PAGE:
Theresa May forced to shelve Brexit vote and publication of bill as crisis deepens

Delay follows the resignation of Andrea Leadsom - with threat that more Brexiteer ministers will follow her, unless legislation is amended or scrapped

Rob Merrick
Deputy Political Editor
Thursday 23 May 2019 12:31
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Theresa May: 'If Parliament passes the Bill before the summer recess, the UK will leave the EU by the end of July'

The crisis surrounding Theresa May has deepened after she was forced to shelve the publication of – and vote on – her Brexit bill.

MPs were told the government now “hope” to finally reveal the detail of the withdrawal agreement bill in the first week of June – not tomorrow, as she promised.

The vote was pencilled in for Friday 7 June, but the Commons will not be sitting that day, fuelling the expectation that the bill will be dropped altogether.

The delay follows the resignation of Andrea Leadsom and the threat that more Brexiteer ministers will follow her out of the door, unless the legislation is amended or scrapped.

The prime minister also has a date of destiny with the head of the powerful 1922 Committee of Tory backbenchers tomorrow, at which she will be ordered to accelerate her departure from No 10.

Graham Brady could also demand she drop the withdrawal agreement bill – or face another vote-of-no-confidence of Conservative MPs.

The executive of the 1922 committee held a secret ballot on Wednesday to change the party rules to allow the challenge, but the votes are currently in sealed envelopes.

If Ms May is forced to abandon the legislation, her resignation would almost certainly follow quickly – despite the imminent arrival of Donald Trump for his controversial State Visit on 3 June.

On Wednesday, the prime minister told MPs: “The withdrawal agreement bill will be published on Friday, so that the House has the maximum possible time to study its detail.”

But, less than 24 hours later, Mark Spencer, a government whip, told the Commons: “We do intend to publish the withdrawal agreement bill the week commencing 3 June.”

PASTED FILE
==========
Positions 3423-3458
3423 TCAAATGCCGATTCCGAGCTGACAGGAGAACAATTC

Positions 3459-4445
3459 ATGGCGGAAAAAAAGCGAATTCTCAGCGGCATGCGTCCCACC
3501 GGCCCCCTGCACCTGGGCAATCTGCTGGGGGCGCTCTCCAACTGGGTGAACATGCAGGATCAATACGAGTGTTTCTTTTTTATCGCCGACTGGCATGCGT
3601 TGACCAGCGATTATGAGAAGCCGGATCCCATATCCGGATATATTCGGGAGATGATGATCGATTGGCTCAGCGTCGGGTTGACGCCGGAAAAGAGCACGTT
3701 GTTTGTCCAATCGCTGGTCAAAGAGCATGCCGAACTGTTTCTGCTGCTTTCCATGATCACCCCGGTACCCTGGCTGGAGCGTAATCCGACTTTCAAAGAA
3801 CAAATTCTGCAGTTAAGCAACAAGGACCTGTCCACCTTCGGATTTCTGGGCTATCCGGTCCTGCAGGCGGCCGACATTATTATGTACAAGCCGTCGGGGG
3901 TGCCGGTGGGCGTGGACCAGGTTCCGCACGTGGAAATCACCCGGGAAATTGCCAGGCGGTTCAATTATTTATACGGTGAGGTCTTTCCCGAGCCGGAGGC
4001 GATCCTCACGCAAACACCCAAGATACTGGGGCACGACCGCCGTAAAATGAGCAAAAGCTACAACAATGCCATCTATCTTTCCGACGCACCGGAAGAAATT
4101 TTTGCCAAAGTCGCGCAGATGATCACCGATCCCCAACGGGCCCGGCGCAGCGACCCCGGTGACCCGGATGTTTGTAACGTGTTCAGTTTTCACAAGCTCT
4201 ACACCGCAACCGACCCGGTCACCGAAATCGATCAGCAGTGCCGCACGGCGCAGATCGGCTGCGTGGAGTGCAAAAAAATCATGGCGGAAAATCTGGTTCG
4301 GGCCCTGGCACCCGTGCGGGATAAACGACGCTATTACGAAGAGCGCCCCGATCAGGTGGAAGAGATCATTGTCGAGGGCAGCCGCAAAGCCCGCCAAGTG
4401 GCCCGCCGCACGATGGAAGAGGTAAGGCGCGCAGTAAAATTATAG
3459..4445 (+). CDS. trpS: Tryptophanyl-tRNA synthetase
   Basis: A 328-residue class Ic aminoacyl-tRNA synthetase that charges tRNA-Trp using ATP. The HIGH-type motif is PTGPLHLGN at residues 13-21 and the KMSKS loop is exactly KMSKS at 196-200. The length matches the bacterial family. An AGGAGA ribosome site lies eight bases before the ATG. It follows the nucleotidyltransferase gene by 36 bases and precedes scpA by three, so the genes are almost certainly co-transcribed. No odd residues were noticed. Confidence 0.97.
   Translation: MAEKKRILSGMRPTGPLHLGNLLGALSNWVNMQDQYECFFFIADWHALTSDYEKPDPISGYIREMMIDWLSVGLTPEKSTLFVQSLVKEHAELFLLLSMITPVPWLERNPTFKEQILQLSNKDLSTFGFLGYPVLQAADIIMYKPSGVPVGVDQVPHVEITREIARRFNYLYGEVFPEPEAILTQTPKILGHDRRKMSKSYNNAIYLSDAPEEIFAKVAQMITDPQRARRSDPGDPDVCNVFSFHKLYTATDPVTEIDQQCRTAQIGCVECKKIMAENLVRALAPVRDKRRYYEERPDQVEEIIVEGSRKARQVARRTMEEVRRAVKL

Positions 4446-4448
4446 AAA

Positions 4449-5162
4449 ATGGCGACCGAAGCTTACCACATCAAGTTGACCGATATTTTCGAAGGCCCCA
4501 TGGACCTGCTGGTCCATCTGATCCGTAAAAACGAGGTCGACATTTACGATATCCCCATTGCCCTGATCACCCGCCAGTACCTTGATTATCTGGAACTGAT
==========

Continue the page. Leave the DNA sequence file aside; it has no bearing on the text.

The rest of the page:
On the vote itself, he said: “We will update the House on the publication and introduction of the withdrawal agreement bill on our return from the Whitsun recess.”

Downing Street blamed Labour for the failure to schedule second reading of the bill on 7 June, saying it had not been possible to reach agreement through the “usual channels”.

But Labour dismissed the claim as “a smokescreen”, a source insisting it was the government that scheduled Commons business, not the opposition.

The new threat to Ms May’s future flows from anger that she would enable a vote on a Final Say referendum at a later stage of the bill – even though she refused to write a public vote into the legislation, as supporters demanded.

But, Peter Kyle, a Labour People’s Vote backer, said the prime minister had been forced to “retreat” because she knew she faced inevitable defeat anyway.

“There is no majority in parliament for any Brexit that does not explicitly include ratification by the people,” he said.

Asked if the prime minister was disappointed by the fierce backlash to her “new Brexit plan” amongst her own minister, her spokesman said: “This is a subject which throughout has provoked strong emotions in the House of Commons.

“What the prime minister has been trying to do throughout is find a withdrawal agreement which can carry the support of a majority of MPs, because she is determined that the UK should leave the EU.

“That’s what she’s been working for for the past three years and what she is trying to do this week.”

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